The Home Workout Equipment That Trainers Think You Should Buy
Working out at home seems like an easy solution for those of us who don’t have the time (or the willpower) to go to a gym or fitness class. But in reality, it is so much harder than we’d like to admit. We all aren’t #blessed with our own fancy gyms and personal trainers telling us exactly what to do. On top of that, being left alone with complicated contraptions some infomercial somehow conned us into buying can lead to ineffective workouts. Instead of maxing out our credit cards on equipment we have no idea how to use in the first place, we went and asked five fitness experts for their recommendations and tips on how to use home workout equipment they actually like. Here’s what they had to say.
If you’re looking for something that takes up no room and is wallet-friendly, resistance bands are the way to go. Personal trainers Astrid Swan and Patrick Murphy get a whole-body workout by incorporating them into routines. “I will do squats, kickbacks, and push-ups—all with added resistance,” Swan says. Their picks are bands from Synergee. “I love these because they do not stretch out too quickly,” she says. She suggests using them around your upper knees when doing squats, ankles for kickbacks, and wrists when doing pushups. For the hips and glutes, Murphy says to do a clamshell.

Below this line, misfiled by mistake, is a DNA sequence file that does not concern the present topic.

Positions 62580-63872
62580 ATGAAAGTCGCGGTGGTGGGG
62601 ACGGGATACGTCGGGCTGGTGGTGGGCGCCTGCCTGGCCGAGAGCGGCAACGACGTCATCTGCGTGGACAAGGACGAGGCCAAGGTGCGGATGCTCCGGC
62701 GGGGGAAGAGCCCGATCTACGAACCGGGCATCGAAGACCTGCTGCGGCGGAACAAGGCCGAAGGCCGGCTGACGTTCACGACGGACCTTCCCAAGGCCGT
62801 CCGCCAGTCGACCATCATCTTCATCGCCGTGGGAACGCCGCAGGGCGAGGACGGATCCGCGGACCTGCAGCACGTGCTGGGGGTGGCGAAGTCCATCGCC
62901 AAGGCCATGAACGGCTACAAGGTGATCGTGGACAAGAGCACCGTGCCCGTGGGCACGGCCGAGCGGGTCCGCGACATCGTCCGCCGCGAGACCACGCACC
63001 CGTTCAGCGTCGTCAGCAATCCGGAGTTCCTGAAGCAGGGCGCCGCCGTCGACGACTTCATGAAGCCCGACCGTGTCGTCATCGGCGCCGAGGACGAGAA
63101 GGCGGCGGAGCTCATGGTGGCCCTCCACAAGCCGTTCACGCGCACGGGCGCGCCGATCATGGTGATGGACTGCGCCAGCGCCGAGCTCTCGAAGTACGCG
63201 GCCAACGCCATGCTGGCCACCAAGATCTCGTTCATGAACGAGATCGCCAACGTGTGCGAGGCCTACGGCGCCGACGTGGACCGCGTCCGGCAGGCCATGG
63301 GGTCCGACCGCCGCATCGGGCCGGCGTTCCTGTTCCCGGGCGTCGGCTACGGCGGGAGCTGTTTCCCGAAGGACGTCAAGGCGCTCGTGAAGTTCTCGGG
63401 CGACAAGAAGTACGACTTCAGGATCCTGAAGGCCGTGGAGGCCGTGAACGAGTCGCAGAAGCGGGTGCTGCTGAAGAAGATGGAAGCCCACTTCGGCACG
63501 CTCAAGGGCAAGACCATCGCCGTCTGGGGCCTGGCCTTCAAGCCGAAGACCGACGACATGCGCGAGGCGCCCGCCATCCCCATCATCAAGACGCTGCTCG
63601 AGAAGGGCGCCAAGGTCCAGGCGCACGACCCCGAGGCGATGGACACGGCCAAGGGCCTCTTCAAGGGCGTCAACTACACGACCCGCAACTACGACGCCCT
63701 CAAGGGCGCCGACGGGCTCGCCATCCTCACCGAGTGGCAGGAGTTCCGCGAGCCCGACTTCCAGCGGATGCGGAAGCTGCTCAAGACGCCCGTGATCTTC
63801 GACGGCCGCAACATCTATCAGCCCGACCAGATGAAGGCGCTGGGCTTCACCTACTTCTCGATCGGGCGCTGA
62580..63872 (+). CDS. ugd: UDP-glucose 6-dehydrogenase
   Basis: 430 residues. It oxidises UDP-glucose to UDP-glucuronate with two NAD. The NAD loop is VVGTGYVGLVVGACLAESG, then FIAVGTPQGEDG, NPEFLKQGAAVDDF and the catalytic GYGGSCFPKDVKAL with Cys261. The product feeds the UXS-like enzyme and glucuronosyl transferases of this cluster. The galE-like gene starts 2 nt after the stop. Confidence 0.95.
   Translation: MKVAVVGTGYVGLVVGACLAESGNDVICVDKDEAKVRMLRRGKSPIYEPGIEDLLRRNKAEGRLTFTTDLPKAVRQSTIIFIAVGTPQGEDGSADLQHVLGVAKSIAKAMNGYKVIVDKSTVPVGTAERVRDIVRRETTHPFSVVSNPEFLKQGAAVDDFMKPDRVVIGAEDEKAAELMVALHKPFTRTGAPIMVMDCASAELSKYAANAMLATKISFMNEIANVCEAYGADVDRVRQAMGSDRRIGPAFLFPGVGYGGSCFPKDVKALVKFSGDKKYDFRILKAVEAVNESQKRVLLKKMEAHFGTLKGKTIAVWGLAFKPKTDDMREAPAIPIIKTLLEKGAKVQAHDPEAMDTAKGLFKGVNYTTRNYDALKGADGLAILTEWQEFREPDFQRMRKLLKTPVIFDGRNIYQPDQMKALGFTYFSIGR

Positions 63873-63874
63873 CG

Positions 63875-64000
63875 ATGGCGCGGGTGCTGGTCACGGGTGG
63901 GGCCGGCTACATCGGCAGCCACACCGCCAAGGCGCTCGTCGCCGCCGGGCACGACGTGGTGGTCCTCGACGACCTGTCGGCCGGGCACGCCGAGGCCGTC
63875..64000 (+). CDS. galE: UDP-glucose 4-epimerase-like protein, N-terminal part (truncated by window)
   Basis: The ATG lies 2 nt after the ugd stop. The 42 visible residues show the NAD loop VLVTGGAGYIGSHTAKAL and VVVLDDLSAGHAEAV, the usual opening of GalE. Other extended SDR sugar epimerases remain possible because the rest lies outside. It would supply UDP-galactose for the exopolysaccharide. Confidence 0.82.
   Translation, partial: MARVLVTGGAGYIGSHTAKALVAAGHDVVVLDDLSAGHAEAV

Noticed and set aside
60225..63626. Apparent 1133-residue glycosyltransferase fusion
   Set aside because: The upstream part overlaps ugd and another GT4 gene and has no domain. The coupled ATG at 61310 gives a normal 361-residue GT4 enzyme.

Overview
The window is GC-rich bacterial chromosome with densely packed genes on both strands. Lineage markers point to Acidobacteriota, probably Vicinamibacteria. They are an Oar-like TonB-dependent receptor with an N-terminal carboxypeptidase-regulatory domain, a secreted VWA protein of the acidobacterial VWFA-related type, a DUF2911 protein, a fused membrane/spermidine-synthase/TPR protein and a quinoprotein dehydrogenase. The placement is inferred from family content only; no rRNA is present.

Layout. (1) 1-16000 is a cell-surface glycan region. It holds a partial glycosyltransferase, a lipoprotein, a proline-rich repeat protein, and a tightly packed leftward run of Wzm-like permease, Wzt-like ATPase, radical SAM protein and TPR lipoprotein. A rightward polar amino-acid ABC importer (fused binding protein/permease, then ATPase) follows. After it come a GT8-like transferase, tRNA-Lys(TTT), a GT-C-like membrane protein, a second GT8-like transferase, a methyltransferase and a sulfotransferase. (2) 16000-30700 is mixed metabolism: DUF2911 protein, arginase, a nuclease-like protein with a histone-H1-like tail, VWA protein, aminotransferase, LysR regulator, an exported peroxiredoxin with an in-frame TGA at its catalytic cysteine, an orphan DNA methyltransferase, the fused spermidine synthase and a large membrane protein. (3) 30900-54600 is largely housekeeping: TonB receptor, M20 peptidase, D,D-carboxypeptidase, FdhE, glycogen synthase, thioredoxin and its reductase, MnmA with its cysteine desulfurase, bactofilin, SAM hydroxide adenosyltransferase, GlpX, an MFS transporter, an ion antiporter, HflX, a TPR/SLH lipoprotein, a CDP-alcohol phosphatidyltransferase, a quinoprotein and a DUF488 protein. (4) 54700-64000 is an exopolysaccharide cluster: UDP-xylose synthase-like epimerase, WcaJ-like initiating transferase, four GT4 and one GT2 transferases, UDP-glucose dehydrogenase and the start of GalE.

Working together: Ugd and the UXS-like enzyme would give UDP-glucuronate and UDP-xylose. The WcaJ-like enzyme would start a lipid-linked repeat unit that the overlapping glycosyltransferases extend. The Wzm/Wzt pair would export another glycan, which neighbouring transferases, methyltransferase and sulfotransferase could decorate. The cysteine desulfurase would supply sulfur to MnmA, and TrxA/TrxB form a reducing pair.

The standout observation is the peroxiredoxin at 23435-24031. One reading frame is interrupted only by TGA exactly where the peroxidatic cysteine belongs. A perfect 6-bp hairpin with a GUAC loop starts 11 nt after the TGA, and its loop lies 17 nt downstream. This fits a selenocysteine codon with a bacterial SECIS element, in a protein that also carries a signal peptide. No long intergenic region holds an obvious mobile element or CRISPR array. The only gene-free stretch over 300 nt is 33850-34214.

If you thought jumping rope during recess when you were 8 wouldn’t benefit you later, think again. Fitness trainer and former marine Erin Oprea loves her jump rope for working out at home. “You can skip over it or jump over it. You can keep your hands at your sides or cross them,” she says. “Any way you use it, it’s just as much fun as it was on the playground.”
Professional dancer and fitness expert Cindy Leos loves dumbbells for their versatility; she uses them for arms, glutes, hamstrings, and hip workouts. Her insider tip: Keep your hands open when lifting them—you’ll get the definition that you want and prevent injury. “Like in Pilates when you hold the rope with just your thumb, you want to hold these weights with an open hand to make sure you’re lifting from the arm instead of your wrist,” she says. For a full-body workout, she does 10 to 15 reps of lunges in 30 seconds, all while holding dumbbells in both hands and bringing them in and out of a second position (that’s a fancy dance term for a pretty easy stance).